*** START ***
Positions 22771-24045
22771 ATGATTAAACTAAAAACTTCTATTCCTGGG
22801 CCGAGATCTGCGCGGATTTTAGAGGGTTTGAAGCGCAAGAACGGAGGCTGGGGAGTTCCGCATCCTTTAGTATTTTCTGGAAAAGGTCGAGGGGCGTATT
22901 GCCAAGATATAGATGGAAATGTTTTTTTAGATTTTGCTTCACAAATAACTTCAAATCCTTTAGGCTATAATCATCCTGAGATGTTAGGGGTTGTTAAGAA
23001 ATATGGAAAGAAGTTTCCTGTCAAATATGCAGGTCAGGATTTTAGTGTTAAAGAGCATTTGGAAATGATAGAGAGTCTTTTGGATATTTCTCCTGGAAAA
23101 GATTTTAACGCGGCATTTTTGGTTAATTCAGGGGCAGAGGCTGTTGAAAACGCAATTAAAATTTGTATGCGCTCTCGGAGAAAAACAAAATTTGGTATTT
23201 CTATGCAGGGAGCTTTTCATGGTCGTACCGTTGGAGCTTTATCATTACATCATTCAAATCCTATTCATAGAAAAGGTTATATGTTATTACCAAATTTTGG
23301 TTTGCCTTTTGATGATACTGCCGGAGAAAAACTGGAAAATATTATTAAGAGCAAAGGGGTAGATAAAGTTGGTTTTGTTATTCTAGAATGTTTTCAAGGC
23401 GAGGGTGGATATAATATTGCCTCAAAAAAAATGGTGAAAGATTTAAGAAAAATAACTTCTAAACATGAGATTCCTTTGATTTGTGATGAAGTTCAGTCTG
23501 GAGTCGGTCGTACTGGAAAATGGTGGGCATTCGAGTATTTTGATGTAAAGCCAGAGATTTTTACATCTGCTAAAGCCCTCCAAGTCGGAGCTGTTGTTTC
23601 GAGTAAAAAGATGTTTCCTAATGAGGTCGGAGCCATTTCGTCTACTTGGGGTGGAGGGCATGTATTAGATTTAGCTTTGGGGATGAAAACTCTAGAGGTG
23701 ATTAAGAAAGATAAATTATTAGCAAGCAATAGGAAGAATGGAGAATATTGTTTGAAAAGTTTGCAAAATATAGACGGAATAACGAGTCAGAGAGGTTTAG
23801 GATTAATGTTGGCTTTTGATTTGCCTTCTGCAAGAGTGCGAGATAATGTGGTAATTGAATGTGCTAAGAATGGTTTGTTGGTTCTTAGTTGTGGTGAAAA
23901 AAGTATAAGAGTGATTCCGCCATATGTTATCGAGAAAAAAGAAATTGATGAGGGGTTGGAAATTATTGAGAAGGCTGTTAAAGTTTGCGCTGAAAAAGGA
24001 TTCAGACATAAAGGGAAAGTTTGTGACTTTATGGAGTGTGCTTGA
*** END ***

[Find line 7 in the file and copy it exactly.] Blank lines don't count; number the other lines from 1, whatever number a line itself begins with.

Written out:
23201 CTATGCAGGGAGCTTTTCATGGTCGTACCGTTGGAGCTTTATCATTACATCATTCAAATCCTATTCATAGAAAAGGTTATATGTTATTACCAAATTTTGG